When Chief Inspector Gamache of the Sûreté du Québec returns to the village to investigate the murder, he is pleased to see his old friends again. Gamache has invaded their territory before, always on business, but the village has become a favorite of his on a personal level. He suspects that his friend Olivier is not being completely truthful with him, but cannot imagine why. He along with his hand-picked murder team examine the circumstances of the crime as only they can. In addition Gamache has chosen a new member of the team, a young constable who at first seems to have little to offer, but since Inspector Gamache has chosen him we trust he has hidden depths. He teaches him the same lesson that he has taught the others: “What kills can’t be seen. That’s what makes it so dangerous. It’s not a gun or a knife or a fist. It’s not anything you can see coming. It’s an emotion. Rancid, spoiled. And waiting for a chance to strike.”

The villagers want desperately for the murderer to be NOT ‘one of them’. It would be much easier to comprehend if a stranger had committed the crime. There are newcomers who have renovated an old house and turned it into a luxury spa who are disliked by some of the villagers. How convenient if they were the murderers…

When the police find the woodland cabin where the murder took place, they are dumbfounded to learn that the cabin is filled with priceless antiques and other treasures. Gamache wonders how this new revelation will impact on his inquiries. Why didn’t the murderer also steal the valuables? How did an old hermit come to have these items?

We know from the outset of the novel that the secret Olivier has been keeping from Gamache is that he knew the murder victim. He took provisions up to his cabin and shared stories and tea with him on a regular basis. Why then doesn’t Olivier just let the police know this?

The brutal telling” is the fifth book in this series. All superb examples of what mystery fiction should be. The first book in the series, “Still life”, deservedly won five prestigious literary awards.

The setting, a picturesque village in Quebec’s Eastern Townships is a place that is hard to leave when the last page is reached. Louise Penny’s characters are so well drawn that over the course of five books they have become my friends. With this latest novel, Gamache has become my very favorite fictional detective. Interspersed with poetry and art, these are literary mysteries for the discerning reader. If you haven’t yet had the pleasure to read Louise Penny you are in for a real treat. When I finished “The brutal telling” my only disappointment was that I have to wait at least a year for another book in the series.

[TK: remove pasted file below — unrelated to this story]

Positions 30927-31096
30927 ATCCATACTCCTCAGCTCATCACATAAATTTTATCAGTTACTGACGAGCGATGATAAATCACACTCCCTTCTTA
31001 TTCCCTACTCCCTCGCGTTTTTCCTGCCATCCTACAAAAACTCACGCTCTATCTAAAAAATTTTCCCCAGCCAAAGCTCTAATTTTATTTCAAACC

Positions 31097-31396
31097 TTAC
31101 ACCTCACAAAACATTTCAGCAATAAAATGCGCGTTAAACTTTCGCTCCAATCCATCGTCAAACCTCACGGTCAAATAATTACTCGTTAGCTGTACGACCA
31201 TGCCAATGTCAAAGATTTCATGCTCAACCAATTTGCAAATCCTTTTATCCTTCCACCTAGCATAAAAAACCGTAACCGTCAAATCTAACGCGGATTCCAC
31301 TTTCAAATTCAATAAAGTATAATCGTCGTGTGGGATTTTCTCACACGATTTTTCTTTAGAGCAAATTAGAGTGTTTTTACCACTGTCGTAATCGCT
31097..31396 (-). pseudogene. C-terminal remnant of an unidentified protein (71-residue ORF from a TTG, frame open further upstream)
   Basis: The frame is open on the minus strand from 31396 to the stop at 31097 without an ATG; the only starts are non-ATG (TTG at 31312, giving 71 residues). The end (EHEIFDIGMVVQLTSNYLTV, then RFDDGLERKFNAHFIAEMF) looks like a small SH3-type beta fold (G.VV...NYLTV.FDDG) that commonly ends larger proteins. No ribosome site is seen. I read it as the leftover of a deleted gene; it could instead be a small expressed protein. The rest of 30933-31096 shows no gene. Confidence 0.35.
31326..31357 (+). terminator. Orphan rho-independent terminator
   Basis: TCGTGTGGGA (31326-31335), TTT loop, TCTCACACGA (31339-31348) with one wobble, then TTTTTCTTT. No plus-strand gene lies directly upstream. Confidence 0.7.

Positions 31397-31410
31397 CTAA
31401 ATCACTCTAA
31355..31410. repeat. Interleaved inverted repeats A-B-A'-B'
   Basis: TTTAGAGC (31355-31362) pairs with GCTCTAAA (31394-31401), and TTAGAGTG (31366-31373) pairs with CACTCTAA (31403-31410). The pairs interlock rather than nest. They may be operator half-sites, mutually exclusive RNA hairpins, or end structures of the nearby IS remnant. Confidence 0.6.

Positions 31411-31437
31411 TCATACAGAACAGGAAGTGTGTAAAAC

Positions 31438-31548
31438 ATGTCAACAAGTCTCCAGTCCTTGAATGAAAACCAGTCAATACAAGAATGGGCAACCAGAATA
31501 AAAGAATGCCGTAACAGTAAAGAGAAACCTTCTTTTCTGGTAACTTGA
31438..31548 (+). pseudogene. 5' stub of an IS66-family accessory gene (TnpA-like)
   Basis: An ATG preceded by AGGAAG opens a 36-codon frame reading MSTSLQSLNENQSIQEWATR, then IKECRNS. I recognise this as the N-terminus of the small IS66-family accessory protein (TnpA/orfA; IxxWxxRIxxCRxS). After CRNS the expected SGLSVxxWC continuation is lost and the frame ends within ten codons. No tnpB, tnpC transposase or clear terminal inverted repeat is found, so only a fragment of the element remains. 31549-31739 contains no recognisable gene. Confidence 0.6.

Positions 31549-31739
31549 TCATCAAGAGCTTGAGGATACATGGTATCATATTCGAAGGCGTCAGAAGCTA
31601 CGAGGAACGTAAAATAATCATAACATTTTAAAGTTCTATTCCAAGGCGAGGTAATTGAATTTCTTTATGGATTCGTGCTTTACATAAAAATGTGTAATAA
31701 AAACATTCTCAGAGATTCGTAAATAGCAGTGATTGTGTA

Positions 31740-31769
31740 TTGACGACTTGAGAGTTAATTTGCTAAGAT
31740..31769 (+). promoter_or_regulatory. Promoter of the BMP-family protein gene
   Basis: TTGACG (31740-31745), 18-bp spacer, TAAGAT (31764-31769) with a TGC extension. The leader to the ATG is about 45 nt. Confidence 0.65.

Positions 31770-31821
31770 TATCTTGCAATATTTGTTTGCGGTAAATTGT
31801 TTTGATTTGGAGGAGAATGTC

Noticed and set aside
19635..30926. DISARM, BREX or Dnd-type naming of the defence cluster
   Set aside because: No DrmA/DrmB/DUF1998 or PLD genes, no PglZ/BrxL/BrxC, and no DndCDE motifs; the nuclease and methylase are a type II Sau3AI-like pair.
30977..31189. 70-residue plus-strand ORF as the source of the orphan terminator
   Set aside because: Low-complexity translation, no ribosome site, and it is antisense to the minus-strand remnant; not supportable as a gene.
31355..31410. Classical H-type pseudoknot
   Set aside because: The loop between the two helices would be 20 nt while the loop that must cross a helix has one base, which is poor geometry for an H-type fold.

"A Brutal Telling" review ©Lynne LeGrow

Wednesday, October 21, 2009

Mystery Writers Panel

Mystery Writers Panel
Mount Saint Vincent University
Faculty Lounge, Seton Academic Centre, Room 405/405

part of the

Panel Authors include:
Pamela Callow, Anne Emery, Brad Kelln,
R.J. Harlick, and Vicki Delaney

Friday, October 30th
7:30 to 9:30 p.m.

Reception, Book Sales & Author Signings to follow
Everyone Welcome

For additional information:

or call
457-6178 (Faculty of Education main line)

Wednesday, October 7, 2009

Get in the mood for Halloween

My all-time favourite chilling tale is the novel "Harvest Home" by Thomas Tryon. A book that will give you nightmares! A New York couple and their daughter move to a quaint country village in New England hoping to settle into a tranquil existence. They found that the locals were obsessed with ancient pagan rituals and that the village is seemingly controlled by the Widow Fortune, an old woman with a knack for healing. The village has a secret, and its insular villagers are all in on it! Determined to discover what that secret is leads the protagonist to find that some secrets are best left undiscovered.
Harvest Home is a great read for those interested in the horror, suspense, and mystery genre. While it's not the typical blood-and-guts horror story, it is terrifying, largely due to its believability.
This novel was made into an excellent TV mini-series entitled "The dark secret of Harvest Home" starring Bette Davis as the Widow Fortune.
There is even an online study guide available for the novel "Harvest Home".